L'Atalante : What can I say. Although this film is set on a ship with newly-wed couple, it seems that Jean Vigo has made a character out of Paris, not just a city alluring and cheating at the same time, but an enticing red lipped whore, a far-off love interest. The farewell scene of Juliette (Dita Parlo) is comic but a single look on her mother's face changes it to tragic. The look at the face of the thief is so feeble that we feel more bad for him than for the Juliette, whose purse he stole. Amazing montage of the rage of crowd and cruelty of a big city. The erotic love scene where distant lovers make love, or the underwater sequence (such sequence in 1934, amazing !) where Jean (Jean Dasté) searches for Juliette or the scene where Juliette walks on ship's deck with foggy background. Idiotic Jules (Michel Simon), who involuntary seduces Juliette and the peddler who charms her and the city where she is lost. This is one of those few films where the re-union of the lead pair is both real and also has dusky dream-like quality.

Suzhou River: Good film. Its like Vertigo, set in modern China and the direction is inspired by Wong Kar-wai. The leads are very good especially the actor who plays Mardar (Jia Hongshen). There is one scene where he is drunk and he acts amazingly downbeat. The film looks too adamant to see allegory in the obsessive tale of love, that I think is its weakness.

Zatiachi: The beginning of the film is very cinematic, the way few characters are introduced side by side their past and their skills. The music and fights are very fresh. The sword fights are short and bloody in an alienating and shocking way. A good tap dance finale. A novel Zatiachi.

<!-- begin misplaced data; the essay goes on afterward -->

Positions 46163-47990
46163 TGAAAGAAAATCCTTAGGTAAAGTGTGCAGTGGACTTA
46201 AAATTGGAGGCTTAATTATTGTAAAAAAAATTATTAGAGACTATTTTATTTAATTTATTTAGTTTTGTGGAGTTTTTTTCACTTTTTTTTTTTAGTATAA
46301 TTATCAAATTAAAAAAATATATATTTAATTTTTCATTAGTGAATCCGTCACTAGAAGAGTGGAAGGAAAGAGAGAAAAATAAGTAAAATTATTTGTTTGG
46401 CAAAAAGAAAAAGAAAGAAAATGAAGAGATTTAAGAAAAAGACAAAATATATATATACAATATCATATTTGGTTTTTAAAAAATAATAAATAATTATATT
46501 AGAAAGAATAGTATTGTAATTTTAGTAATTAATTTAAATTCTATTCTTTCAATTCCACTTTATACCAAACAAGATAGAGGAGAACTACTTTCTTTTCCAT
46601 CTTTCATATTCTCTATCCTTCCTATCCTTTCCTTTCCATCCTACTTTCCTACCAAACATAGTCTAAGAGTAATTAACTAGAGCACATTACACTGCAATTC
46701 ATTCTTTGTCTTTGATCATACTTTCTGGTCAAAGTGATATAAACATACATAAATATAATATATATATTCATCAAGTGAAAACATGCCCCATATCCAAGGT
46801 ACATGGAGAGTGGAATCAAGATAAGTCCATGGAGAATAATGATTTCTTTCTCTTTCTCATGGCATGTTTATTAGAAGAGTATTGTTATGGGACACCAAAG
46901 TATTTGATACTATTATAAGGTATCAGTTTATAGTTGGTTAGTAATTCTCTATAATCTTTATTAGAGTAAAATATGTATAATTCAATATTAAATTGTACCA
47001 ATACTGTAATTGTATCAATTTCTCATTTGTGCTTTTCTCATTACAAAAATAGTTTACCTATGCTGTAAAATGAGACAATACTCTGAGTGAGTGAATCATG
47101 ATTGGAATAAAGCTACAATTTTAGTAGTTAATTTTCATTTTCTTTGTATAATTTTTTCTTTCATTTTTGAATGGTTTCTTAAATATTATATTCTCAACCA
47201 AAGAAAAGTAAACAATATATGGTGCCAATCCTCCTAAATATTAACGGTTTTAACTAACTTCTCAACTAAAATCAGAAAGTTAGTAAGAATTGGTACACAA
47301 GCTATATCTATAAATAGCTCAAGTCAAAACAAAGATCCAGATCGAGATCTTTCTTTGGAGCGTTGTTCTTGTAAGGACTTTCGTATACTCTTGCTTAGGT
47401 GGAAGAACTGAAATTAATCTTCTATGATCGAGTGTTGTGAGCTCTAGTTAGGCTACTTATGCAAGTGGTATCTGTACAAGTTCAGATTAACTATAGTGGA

Ghost World : Good Film. Thora Birch is extremely good as Enid, who hates extroverted, obnoxious, pseudo-bohemian losers. Its heart breaking to see how all those whom Enid thought will never move, move ahead of her. Great dialogues. In one Seymour (played by Steve Buscemi) says "Maybe I don't want to meet someone who shares my interests. I hate my interests." Wow, someone finally said that ! Also Seymour says " I suppose things are better now, but... I don't know. People still hate each other, they just know how to hide it better."

Frozen : They say its about artistic freedom but it is primarily about artistic void. It is said to be based on real events, about the artist, Qi Lei, who is obsessed with death and tries to stage his death through ice burial. With a twist at the end, film mixes art, life, death and 'will to die' nicely. Lead actor ( Xiaoqing Ma) is very good, he says so much without dialogues, he also played the lead in Suzhou River. Not very good, but a nice small film about an artist in trouble.